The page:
• \dd

    Use this command to display the descriptions of a specified object; or, if you do not specify an object, all objects in the database. The object you specify may be any defined aggregate, function, operator, relation, rule, or trigger.

  • \df

    Use this command to display information about a function defined within the database, including its arguments and return types. You can either specify a function to display, or specify none and list information about all functions.

  • \d[istvS]

    When calling this command, you can specify any of the options within the brackets (i, s, t, v, or S) either together or individually to retrieve a list of defined objects within the database and their ownership information. The options correspond to the following elements: index (i), sequence (s), table (t), view (v), and sysytem table (S).

  • \dl

    This command is an alias for the \lo_list command, which displays a list of large objects within the database.

  • \do

    This command displays a list of defined operators within the database, along with their operands and return types. You may specify a certain operand to retrieve information about, or specify none and retrieve information about all available operands.

  • \dp

    This command is an alias for the \z command.

  • \dT

    Use this command to display a list of all available data types. You may also specify a specific pattern to search for and psql will return all matching data types in a list.

  • \l

    Use this command to list all defined databases on the server and their ownership information. Entering \l+ will display any descriptions the databases have.

  • \lo_list

    This command displays a list of all existing large objects within the database, along with any comments that have been attached to them.

  • \z

    Use this command to retrieve a list of all tables (or tables matching an expression, if provide one) currently defined within the database, and all access permissions (public, user, group).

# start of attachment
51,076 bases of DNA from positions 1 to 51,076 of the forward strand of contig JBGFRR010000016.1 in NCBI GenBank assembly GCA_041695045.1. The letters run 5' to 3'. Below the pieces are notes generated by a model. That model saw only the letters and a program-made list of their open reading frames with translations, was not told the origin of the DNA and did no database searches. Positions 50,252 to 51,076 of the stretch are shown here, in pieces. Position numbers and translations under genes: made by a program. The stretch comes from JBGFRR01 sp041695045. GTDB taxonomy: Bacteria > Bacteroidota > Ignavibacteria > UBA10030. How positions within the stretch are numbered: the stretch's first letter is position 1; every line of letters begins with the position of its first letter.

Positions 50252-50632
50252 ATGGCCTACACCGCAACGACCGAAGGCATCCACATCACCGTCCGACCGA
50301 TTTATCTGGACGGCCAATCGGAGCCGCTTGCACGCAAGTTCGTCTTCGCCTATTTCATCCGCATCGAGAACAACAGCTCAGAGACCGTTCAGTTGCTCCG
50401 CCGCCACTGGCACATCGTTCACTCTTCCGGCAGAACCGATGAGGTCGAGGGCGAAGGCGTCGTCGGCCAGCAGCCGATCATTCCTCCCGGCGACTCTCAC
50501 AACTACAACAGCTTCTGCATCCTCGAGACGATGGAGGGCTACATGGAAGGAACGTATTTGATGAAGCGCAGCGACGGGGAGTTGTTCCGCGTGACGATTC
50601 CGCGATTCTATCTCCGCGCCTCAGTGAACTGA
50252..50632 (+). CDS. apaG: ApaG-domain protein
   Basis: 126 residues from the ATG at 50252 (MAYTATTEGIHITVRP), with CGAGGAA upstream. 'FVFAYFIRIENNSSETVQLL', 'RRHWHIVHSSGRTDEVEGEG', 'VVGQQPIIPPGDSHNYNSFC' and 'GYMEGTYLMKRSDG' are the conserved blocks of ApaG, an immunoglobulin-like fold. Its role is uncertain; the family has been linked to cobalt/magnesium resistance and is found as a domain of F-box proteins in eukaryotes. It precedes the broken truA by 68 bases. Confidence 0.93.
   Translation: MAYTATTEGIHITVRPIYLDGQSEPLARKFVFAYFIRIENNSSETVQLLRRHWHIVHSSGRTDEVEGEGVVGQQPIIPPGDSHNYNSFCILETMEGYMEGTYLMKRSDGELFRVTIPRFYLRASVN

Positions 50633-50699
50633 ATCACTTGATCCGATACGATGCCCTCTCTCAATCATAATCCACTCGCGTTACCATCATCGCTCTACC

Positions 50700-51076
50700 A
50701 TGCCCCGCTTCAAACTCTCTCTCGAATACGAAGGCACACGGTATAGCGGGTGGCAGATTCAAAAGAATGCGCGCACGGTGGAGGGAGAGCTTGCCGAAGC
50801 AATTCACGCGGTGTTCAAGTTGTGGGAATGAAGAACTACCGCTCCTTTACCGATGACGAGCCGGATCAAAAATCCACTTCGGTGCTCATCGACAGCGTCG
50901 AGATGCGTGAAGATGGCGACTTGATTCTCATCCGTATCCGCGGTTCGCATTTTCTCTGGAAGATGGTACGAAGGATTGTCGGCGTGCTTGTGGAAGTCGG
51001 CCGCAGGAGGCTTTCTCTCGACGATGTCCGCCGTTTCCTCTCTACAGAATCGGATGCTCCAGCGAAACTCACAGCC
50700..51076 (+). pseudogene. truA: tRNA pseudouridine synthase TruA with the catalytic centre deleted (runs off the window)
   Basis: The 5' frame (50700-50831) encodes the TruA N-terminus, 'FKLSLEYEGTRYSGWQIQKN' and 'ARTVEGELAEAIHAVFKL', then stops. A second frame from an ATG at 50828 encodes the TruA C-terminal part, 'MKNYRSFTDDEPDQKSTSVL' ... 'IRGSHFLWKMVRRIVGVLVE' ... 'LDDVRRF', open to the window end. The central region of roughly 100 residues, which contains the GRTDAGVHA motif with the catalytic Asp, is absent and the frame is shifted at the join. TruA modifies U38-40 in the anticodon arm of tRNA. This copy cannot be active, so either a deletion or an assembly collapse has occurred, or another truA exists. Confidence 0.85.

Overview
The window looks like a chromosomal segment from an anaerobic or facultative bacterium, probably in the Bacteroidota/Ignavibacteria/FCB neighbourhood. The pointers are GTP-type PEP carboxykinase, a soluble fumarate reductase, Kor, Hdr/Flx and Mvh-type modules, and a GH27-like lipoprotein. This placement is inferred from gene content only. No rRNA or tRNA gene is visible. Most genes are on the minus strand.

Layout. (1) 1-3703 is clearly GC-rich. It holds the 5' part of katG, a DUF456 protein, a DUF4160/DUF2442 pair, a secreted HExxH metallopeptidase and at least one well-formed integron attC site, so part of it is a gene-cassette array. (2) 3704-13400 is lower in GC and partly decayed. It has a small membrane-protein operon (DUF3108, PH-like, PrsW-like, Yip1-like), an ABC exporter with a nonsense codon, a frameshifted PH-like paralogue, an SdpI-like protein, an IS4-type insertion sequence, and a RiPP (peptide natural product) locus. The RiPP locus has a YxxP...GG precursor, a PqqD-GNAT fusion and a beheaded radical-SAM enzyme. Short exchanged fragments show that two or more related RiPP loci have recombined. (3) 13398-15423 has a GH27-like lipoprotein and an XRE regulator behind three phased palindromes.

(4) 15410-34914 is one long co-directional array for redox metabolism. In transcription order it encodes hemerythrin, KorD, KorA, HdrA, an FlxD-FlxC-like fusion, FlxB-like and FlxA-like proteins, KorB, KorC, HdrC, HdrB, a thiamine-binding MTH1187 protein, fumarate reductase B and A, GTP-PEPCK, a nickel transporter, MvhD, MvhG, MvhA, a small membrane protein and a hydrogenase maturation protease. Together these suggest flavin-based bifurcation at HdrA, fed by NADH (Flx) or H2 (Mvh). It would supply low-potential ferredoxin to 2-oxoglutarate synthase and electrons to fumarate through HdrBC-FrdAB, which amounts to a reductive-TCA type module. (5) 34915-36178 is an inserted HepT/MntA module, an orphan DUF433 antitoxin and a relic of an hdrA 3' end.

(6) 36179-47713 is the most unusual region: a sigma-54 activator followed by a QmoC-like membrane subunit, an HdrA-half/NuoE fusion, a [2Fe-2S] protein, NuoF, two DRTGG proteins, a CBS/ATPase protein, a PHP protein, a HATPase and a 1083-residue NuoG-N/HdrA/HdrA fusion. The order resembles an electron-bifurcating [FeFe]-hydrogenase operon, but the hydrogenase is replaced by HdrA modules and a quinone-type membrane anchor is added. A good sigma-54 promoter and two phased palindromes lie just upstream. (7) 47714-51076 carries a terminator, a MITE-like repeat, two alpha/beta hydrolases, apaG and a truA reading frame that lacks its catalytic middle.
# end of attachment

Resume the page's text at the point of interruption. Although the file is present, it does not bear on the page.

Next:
• \z

    Use this command to retrieve a list of all tables (or tables matching an expression, if provide one) currently defined within the database, and all access permissions (public, user, group).

  • \z

    Use this command to retrieve a list of all tables (or tables matching an expression, if provide one) currently defined within the database, and all access permissions (public, user, group).

Informative commands

Within psql there are a small number of informative commands that display information about psql itself. These are useful primarily for obtaining help with command-related questions you may have.

  • \?

    This command prints out the list of meta commands the appears earlier in this chapter.

  • \copyright

    This command displays copyright information about psql .

  • \encoding

    If multibyte encoding is enabled, you can use this command to set the client encoding. If you do not supply an argument, the current encoding will be displayed on the screen.

  • \help

    This command is used for general help. Using it without an argument will print a list of all commands for which a greater context of help is available. Passing an argument with this command will print more information (if it is available) for the subject. Use an asterisk (*) with \help to retrieve syntax help on SQL commands.

Input and output commands

Also available within psql are various input/output commands that allow you to transfer data to and from the database in different ways. You can also specify exactly how psql transfers data.

  • \copy

    You can use this command to perform a copy from the client application (and thus use the permissions of the user who started the client) instead of using the SQL COPY command to perform a copy from the server process. For more information on the syntax of this command, refer to the COPY entry in the reference section.

    Note COPY vs \copy
     

    The differences between using \copy over COPY are:

    • Data you copy will be transfered first through the client IP address (your connection), which may be quite a bit slower than if it were done directly through the server (i.e., the backend) process.

    • You have access to files on the local filesystem under whatever permissions the user account you are logged in as has, which means you may have more (or less) accessibility to needed files than the backend process.